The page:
Without greater clarity and consistency across the country with regard to what counts as a digital good or service -- how that good or service will be taxed -- it’s hard for us to create an environment in which innovation in digital products and business models can fully flourish. And it will be hard for entrepreneurs and small businesses to understand the tax obligations they face.
That’s why the Plan recommends investigating the establishment of a national framework for digital goods and services taxation. This framework would not usurp the authority of states to set their own taxation regimes; but much like the Uniform Commercial Code in the past, it could provide a means for moving from value constraint to value creation in our approach to online commerce.
The Plan also suggests reforms to streamline the process of gaining access to rights-of-way.
One of the most significant sources of cost and delay in building broadband networks is the process of gaining access to rights-of-way and preparing those rights-of-way for broadband deployment, a process called “make-ready.”
For large broadband network builds, the rights-of-way process is highly fragmented and often involves dozens of utilities, cable providers and telecommunications providers in multiple jurisdictions. This process remains expensive, and there is no established process for the timely resolution of disputes.
Some states, like Connecticut and New York, have managed the rights-of-way process well, including the establishment of firm timelines to which rights-of-way owners must adhere and direct regulation of the make-ready process. But in other states, it can take half a year to complete make-ready work.
If we want to move from value constraint to value creation, we need to break down barriers that may be standing in the way of broadband deployment.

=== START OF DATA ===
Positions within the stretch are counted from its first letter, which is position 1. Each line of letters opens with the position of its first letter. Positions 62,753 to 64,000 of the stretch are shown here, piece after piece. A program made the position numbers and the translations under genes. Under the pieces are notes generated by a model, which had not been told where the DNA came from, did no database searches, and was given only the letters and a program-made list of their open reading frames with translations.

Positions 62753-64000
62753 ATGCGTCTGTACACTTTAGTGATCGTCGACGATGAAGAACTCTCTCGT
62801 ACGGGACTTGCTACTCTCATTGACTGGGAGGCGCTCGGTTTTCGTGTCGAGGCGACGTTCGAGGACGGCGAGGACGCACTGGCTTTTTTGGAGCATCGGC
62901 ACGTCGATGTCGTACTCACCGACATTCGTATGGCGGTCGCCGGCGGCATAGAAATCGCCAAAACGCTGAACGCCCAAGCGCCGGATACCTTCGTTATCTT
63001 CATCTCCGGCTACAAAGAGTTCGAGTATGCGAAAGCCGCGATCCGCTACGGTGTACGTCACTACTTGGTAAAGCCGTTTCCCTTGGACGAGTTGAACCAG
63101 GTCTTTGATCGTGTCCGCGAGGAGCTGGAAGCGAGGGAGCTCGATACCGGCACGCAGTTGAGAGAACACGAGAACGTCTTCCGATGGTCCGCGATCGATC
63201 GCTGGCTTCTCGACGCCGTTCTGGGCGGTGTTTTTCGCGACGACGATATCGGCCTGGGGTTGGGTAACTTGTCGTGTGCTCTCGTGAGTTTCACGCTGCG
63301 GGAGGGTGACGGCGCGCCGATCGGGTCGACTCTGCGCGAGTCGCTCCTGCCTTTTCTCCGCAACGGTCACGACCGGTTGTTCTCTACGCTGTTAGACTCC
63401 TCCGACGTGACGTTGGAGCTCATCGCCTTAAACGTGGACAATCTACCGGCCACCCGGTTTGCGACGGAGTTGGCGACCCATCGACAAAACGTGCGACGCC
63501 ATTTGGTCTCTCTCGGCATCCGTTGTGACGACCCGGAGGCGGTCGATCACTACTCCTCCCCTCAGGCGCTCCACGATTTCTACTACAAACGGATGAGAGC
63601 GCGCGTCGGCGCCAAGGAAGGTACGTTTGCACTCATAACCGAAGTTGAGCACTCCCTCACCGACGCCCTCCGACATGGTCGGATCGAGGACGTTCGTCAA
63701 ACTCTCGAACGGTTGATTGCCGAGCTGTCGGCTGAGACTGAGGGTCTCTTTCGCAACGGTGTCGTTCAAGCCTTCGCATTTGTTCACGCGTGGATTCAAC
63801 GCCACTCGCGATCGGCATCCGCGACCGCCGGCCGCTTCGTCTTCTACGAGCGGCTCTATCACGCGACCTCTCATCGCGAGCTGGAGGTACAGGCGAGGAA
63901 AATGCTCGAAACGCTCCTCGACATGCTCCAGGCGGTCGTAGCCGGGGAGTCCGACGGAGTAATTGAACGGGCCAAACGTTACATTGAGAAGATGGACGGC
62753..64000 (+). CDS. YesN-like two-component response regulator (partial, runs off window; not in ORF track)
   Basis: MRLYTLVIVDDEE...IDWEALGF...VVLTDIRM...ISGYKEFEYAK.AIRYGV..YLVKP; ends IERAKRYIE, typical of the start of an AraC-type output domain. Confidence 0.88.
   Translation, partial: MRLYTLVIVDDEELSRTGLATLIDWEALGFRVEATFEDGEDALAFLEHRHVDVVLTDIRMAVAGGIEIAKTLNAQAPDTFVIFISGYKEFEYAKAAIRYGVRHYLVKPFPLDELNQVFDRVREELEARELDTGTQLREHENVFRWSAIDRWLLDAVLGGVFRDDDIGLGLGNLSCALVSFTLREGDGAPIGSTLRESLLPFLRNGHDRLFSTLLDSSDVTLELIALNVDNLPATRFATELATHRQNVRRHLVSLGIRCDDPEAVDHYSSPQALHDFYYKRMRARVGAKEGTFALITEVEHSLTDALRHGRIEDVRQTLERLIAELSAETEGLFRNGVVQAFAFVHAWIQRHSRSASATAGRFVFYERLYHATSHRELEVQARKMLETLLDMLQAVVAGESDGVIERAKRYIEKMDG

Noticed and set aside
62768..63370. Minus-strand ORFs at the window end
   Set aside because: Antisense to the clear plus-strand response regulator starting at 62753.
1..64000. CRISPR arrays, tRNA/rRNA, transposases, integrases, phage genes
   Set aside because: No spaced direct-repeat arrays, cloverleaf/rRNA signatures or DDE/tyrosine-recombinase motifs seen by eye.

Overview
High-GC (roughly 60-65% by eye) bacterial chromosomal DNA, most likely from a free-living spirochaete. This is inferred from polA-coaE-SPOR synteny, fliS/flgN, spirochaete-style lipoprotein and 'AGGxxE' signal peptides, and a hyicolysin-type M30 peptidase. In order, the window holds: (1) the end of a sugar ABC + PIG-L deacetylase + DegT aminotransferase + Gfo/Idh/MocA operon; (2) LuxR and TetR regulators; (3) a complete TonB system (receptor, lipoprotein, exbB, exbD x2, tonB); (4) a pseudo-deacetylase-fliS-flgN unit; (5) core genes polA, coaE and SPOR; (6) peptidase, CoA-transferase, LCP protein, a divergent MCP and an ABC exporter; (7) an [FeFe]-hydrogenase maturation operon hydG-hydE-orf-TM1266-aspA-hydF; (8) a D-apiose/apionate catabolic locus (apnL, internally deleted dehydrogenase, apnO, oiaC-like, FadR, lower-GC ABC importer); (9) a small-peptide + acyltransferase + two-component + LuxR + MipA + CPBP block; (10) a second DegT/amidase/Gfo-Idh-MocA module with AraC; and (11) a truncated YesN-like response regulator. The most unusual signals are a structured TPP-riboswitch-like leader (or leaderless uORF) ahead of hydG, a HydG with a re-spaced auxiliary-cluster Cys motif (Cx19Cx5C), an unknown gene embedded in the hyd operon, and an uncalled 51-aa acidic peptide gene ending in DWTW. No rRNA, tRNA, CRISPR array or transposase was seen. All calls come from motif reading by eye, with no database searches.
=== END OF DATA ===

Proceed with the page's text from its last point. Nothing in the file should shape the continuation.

So in May, the FCC issued a Pole Attachments Further Notice of Proposed Rulemaking o ask for comment on proposed rules to streamline the process.
The Plan also calls for the creation of a joint ROW task force with state and local policymakers to craft guidelines for rates, terms and conditions for access to public rights of way. We intend for that task force to be up and running by the end of September and look forward to working with our state colleagues on crafting an approach to the rights-of-way challenge that will enable more and better networks.
And while we’re on the topic of building networks, it’s worth pointing out that the Plan encourages Congress to clarify that state, local, and tribal governments can build broadband networks themselves.
Much like rural electric cooperatives emerged in the early 20th century to fill the void left when investor-owned electric utilities neglected rural areas in their rush to electrify urban centers
In the absence of investment, local communities should have the right to move forward if they deem it in the best interest of their citizens and their economy.
I’ve only focused on a few elements of the Plan today, but I’d be happy to answer any questions you might have on other parts that are likely to impact states, including the Universal Service Fund, demand aggregation to allow states and localities to take part in federal IT contracts, public safety, consumer protection, or any other topics.
To close, we all know that the states play a crucial role in making broadband accessible to all Americans. The Plan is a launch-pad, not a landing, and we need states to be actively engaged in solving the problem of making broadband available, affordable, and accessible to all Americans.
As we move forward with proceedings, we’re looking forward to getting your input through the filing process on several specific topics.
We want to learn more about efforts that you have undertaken or contemplated on universal service and intercarrier compensation, and about state-level efforts to deploy broadband generally, including information on how states are evaluating current Carrier of Last Resort requirements as we shift to IP-based networks.
We want to get your input on infrastructure issues, and the impact of the Plan’s proposed recommendations on traditional wireline carriers.
We’d like to receive more information on state experiences with demand-side initiatives to reach people with disabilities, people on Tribal lands and other underserved groups.
And of course, we encourage you to comment in response to our E-Rate Fiscal 2011 NPRM – e.g., wireless connectivity, our Rural Health Care NPRM, and our Broadband Data NPRM (which will come out in the 4th quarter of this year).
Thanks, and I’m happy to answer any questions you might have.